A couple of days ago my printer went out of ink. I was in a hurry and I decided to go to an electronics shop in the neighborhood. Within 20 minutes I would experience none less than six different irritation moments along my customer journey.
First I had to physically go to the shop. It was snowing and it was cold. First irritation.
Then, when I entered the shop I discovered a wall covered with ink cartridges placed in no apparent order. Irritation moment number 2.
To my surprise, I didn’t find it. Irritation number 3.
The clerk just couldn’t help. He couldn’t tell me neither wether I could use any other of the cartridges on display. Irritation number 4.
He wasn’t sure either whether another store of the same franchise could help me because “the IT system is not accurate”. Irritation moment number 5.
Finally I bought a pile of paper that I also needed and went to the cashiers. There were two employees standing there. One of them was busy attending a customer. The other one didn’t bother lift her eyes from the computer in front of her. After. while, I had to actively make her aware of my presence. Irritation moment number 6.
I left the store swearing I would never enter that place again or a physical store for that matter. Online shopping. Forever.
Looks like retailers still think they can retain their customers and their relevance based on the same factors as they has before. The fact is that they can’t.
Traditionally, retail stores have relied on five different factors to stay relevant, attract customers and gain competitive advantage.
- Location – Securing the best locations with most traffic
- Scale – The factor that shall secure best prices from suppliers and savings through standardization across shops in the same franchise
- Knowledge & service– recommending the right stuff to an uninformed customer
- Customer loyalty -Based on coupons and loyalty clubs and discount-points
- Partnerships– a network of loyal suppliers and distributors loyal aware of their place in the value chain
None of these make much sense any more.
First of all, location is rapidly losing value as online and mobile shopping is taking over the convenience location once represented.
Secondly, Scale is slowly becoming a weakness instead of a strength. In a business where operating margins are hopelessly thin the sheer size of their enormous structural costs makes it dangerously easy to loose money once a tiny fraction of customers disappear.
Knowledge has lost most of its power too. The concept of service relied on the Information asymmetry that benefited the clerk at the store. Today, customers have all the information they need on a screen. They compare prices through services like prisjakt.no and get recommendations from Facebook friends. As information asymmetry disappears, the very concept of service disappears with it. Digitalization wins, specially when products are bought based on specifications and price, like ink cartridges.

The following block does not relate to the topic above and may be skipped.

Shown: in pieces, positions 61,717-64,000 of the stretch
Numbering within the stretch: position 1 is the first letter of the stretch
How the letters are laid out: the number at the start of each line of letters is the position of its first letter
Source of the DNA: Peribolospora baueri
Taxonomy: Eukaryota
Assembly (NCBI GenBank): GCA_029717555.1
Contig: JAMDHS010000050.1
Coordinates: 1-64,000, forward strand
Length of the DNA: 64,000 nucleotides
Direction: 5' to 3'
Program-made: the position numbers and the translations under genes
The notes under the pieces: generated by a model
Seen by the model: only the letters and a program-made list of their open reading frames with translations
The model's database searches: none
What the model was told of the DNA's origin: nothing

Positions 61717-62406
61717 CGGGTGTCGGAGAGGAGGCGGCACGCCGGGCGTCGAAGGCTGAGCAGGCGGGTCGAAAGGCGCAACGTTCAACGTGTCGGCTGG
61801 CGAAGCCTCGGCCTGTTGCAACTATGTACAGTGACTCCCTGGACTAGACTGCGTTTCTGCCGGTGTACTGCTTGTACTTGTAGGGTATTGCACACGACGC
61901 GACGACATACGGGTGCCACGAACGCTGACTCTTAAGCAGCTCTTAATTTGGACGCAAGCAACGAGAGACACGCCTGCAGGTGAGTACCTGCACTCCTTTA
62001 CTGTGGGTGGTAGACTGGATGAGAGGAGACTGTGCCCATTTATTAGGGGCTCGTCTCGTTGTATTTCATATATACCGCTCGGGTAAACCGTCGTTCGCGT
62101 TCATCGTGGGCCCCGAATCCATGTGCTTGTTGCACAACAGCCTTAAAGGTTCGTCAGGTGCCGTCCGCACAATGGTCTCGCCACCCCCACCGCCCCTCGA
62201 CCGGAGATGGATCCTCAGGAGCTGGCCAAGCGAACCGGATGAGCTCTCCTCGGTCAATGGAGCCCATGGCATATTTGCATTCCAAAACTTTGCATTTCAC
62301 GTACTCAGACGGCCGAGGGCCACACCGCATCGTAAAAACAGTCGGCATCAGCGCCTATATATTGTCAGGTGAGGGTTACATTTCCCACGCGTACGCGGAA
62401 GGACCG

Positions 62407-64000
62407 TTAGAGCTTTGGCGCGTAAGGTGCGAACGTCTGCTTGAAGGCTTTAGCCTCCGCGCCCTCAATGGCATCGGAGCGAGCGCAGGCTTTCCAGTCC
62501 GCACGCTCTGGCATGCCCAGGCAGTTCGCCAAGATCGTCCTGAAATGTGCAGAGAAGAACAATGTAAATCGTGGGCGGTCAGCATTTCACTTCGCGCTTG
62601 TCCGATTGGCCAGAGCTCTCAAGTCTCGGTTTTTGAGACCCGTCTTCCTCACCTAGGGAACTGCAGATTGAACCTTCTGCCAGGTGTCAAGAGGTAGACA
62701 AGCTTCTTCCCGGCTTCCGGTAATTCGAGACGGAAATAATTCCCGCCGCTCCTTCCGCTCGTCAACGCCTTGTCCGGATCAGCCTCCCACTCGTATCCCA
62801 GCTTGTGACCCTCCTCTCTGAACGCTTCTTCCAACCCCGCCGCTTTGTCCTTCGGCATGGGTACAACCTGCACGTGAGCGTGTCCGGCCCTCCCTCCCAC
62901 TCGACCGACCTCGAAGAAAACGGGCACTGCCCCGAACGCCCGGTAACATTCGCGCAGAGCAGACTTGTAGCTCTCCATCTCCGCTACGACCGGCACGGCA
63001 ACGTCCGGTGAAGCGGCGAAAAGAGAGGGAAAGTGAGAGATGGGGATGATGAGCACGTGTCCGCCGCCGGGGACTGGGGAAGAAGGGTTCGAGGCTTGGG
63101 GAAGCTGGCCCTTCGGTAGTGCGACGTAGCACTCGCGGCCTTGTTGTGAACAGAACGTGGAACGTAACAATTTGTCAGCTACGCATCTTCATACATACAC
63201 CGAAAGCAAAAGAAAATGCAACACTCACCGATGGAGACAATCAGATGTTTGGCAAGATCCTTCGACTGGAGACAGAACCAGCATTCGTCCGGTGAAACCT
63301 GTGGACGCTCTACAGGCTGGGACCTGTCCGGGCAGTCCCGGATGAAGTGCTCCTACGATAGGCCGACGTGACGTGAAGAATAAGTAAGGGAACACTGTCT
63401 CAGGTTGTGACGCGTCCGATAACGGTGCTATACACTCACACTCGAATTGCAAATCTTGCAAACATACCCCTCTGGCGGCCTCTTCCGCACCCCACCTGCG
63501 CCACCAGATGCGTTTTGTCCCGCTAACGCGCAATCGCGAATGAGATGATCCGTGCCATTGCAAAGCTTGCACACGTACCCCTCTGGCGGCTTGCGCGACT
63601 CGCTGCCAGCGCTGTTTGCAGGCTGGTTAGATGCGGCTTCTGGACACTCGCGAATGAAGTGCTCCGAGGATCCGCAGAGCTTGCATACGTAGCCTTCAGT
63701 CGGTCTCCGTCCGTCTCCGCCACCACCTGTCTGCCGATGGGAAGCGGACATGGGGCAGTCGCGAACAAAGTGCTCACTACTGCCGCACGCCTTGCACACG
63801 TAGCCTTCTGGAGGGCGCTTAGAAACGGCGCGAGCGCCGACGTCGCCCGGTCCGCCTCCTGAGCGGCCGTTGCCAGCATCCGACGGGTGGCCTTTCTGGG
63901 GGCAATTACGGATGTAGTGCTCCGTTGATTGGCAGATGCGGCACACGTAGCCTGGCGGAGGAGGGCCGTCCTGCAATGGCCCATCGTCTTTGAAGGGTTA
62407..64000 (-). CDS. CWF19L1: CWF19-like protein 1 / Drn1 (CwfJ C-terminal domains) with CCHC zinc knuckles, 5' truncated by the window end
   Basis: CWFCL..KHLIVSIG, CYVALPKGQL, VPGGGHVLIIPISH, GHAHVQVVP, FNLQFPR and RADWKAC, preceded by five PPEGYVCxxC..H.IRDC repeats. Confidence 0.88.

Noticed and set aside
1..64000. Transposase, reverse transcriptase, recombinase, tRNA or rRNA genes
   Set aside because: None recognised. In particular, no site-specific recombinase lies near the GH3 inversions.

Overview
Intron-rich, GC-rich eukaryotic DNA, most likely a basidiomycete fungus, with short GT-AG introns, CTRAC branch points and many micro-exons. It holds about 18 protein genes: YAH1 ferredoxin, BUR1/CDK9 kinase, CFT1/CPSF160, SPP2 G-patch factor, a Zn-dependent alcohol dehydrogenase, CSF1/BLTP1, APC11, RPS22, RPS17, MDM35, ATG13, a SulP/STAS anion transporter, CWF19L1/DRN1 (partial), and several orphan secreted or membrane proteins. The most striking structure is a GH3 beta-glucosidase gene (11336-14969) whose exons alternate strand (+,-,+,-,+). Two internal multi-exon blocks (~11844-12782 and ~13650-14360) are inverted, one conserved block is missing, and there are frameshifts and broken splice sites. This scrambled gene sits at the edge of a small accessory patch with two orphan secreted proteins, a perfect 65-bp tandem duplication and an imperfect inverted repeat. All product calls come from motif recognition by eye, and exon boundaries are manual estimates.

Retail is approaching its own “singularity moment” and digital disruption is engulfing the very essence of what made them once great.
Customer loyalty is waning too, along with the tools retailers used to win it through. Convenience trumps customer “loyalty programs” and “points” every single time. Paid recommendations and subscriptions are taking over. The online stylist Stitch Fix sends regularly clothes, shoes and complements to their subscribers that they haven’t expressly ordered. Making use of machine learning Stitch Fix knows beter than you what you need and what you want.
Finally, new partnerships are transforming the retail experience too. Before, powerful gigantic retail chains could dictate conditions and prices down the value chain. Now, digitalization has made it possible for anyone to approach the end user directly. Take digital marketplaces. In Norway we have example like Finn.no Shopping or Komplett.no. Facebook is doing exactly the same.
Retail is approaching its own “singularity moment” and digital disruption is engulfing the very essence of what made them once great. It is time to rethink all activities in their current internal and external value chains, create new useful partnerships and apply data based decision-making in order to transform their business.
Digitalization si not here to take away jobs, It is the only way to keep them.
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